raise (one's) consciousness

(redirected from consciousness)
Also found in: Dictionary, Thesaurus, Medical, Encyclopedia, Wikipedia.
Related to consciousness: levels of consciousness

raise (one's) consciousness

To increase one's awareness or understanding of one's own needs or the needs of others. Traveling abroad really raised my consciousness about the plight of the poor around the world.
See also: raise
Farlex Dictionary of Idioms. © 2015 Farlex, Inc, all rights reserved.
See also:
References in periodicals archive ?
And is it any wonder that Korzybski was introducing his non-Aristotelian system at just about the time that radio and film had come to dominate our collective consciousness? Aristotle was very much a product of the old, literate consciousness, which is also characterized by highly abstract thinking.
Critique: Impressively well written, organized and informative, "The Metrics of Human Consciousness" is enhanced with the inclusion of three appendices: Overview of the Origins of the Seven Levels Mode; World views and stages of psychological development; The Seven Stages of Psychological Development.
This book examines the idea of consciousness as a phenomenal reality in the writings of Howard W.
Often known as "the hard problem," consciousness has been an issue of debate in recent years in the fields of religion and science as well as philosophy.
CULTIVATING CONSCIOUSNESS; AN EAST-WEST JOURNEY by K.
Identity and Difference: John Locke and the Invention of Consciousness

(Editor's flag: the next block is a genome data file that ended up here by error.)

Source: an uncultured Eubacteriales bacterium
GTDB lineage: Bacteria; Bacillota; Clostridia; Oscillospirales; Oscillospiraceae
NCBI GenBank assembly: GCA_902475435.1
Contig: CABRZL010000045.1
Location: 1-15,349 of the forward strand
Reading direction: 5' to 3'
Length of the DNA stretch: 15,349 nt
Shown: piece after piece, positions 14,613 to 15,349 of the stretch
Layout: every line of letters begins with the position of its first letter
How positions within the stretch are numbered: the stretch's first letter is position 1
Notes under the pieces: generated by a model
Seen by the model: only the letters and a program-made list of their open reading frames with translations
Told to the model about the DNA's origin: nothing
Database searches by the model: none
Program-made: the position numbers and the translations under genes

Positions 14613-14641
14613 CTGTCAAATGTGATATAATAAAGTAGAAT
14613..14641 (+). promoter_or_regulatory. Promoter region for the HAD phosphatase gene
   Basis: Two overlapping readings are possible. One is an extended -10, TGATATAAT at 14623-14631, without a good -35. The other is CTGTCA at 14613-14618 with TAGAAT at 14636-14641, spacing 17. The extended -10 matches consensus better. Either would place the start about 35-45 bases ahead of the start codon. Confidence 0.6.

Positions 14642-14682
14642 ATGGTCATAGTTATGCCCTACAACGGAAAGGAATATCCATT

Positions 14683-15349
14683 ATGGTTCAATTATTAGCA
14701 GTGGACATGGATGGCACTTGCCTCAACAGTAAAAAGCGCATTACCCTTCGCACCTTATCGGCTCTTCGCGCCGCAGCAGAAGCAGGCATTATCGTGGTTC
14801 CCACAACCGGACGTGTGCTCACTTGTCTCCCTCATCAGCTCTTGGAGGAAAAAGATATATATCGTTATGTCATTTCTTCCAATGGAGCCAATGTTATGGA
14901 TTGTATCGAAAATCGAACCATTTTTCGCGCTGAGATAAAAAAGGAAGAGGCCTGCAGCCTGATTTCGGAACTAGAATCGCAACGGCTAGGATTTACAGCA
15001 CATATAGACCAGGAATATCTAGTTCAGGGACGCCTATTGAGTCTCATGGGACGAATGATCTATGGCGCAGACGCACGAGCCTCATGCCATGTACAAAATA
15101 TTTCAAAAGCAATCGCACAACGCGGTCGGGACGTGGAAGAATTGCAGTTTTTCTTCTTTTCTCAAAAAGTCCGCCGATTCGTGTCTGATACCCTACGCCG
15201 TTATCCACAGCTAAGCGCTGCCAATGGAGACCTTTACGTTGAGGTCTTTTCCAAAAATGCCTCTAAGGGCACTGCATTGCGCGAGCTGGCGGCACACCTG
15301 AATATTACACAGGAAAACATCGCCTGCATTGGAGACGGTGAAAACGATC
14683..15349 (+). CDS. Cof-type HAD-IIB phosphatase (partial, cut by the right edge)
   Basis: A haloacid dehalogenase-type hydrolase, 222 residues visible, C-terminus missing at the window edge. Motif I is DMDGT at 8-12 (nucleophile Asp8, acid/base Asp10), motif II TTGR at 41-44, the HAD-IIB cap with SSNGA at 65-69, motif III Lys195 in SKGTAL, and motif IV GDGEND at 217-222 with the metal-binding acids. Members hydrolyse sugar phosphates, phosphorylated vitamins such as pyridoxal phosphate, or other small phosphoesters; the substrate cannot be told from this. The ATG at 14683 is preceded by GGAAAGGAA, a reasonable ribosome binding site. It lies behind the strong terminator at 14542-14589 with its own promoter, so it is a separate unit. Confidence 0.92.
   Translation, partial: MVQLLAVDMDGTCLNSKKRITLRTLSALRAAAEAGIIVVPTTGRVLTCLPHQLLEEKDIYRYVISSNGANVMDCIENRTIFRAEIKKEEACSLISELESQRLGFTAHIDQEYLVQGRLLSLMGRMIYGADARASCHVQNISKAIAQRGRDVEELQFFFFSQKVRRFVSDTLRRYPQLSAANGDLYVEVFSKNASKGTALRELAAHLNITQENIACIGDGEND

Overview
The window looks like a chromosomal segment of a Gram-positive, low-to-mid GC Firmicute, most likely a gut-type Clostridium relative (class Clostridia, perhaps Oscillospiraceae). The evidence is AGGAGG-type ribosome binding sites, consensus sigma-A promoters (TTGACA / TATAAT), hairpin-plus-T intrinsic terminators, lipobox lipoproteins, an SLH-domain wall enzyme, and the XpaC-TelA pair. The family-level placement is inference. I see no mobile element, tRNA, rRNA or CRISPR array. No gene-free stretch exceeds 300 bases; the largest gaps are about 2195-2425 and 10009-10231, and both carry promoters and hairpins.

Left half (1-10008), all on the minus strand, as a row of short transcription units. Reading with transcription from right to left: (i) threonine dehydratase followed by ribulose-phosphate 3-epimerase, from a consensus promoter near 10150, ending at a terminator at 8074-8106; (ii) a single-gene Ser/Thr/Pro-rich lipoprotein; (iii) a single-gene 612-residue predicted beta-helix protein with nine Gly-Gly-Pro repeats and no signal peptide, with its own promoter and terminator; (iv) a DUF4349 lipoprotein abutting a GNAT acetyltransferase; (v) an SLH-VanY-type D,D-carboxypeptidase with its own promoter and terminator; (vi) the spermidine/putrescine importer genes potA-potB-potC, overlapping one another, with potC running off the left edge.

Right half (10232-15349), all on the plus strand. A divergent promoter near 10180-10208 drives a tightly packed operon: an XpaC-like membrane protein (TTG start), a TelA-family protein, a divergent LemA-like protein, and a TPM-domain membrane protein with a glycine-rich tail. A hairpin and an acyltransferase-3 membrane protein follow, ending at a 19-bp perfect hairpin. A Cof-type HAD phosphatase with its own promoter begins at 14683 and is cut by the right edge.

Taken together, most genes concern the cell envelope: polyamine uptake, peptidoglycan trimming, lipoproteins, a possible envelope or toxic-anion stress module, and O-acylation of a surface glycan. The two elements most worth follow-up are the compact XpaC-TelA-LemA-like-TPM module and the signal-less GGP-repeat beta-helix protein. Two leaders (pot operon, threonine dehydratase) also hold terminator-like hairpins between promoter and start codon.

TEHRAN (FNA)- A review and update of a controversial 20-year-old theory of consciousness published in Physics of Life Reviews claims that consciousness derives from deeper level, finer scale activities inside brain neurons.
After a search of the scientific literature Fred Travis, PhD, Director of the Center for Brain, Consciousness, and Cognition at Maharishi University of Management, reported that physiological measures and first-person descriptions of transcendental experiences and higher states have only been investigated during practice of the Transcendental Meditation (tm) technique.
Although Thiel gives the arguments of many philosophers their due, Locke's revolutionary account of personal identity, according to which consciousness is what constitutes our inseparable selves, is central to Thiel's narrative.
This book gives substance to this claim in two respects: it traces the emergence and development of the early modern debate on both consciousness and personal identity.
Seeing the providence and protection of God in each event helps us to develop God- consciousness.
Alan Palmer and Lisa Zunshine have published two important monographs (respectively Fictional Minds and Why We Read Fiction), which Herman himself lists under the heading of "Issues of Consciousness Representation" in the entry "Cognitive Narratology" for the de Gruyter Handbook of Narratology.
In the absence of differentiation between phenomena and facts (Bleeker 1974a, 227, 234; comp.: Bianchi 1974, 221), researchers have considered epoche and reduction similarly, as a form of unprejudiced concentration (Bleeker 1974b, 198-199; comp.: Widengren 1974, 258, 270-271) (more precisely, restraining from truth statements, causal connections or additional unapt (non-religious) contexts), not as stages of preparation for pure consciousness. Reduction was not usually mentioned separately or was, simply, used to indicate the reduction of religion to the non-religious.
Being stuck in the Hegelian circle of the fighting consciousneses we are unfortunately not any closer to solving of this problem than, perhaps, Hegel himself who has drawn the phenomenon of self-consciousness as the highest negative instance that comes to itself only through the full negation of the preliminary stages of consciousness. Like the master and the slave, these conflicting structures, passing through the medium of death, must annihilate each other in order to inaugurate the pure power of self-consciousness.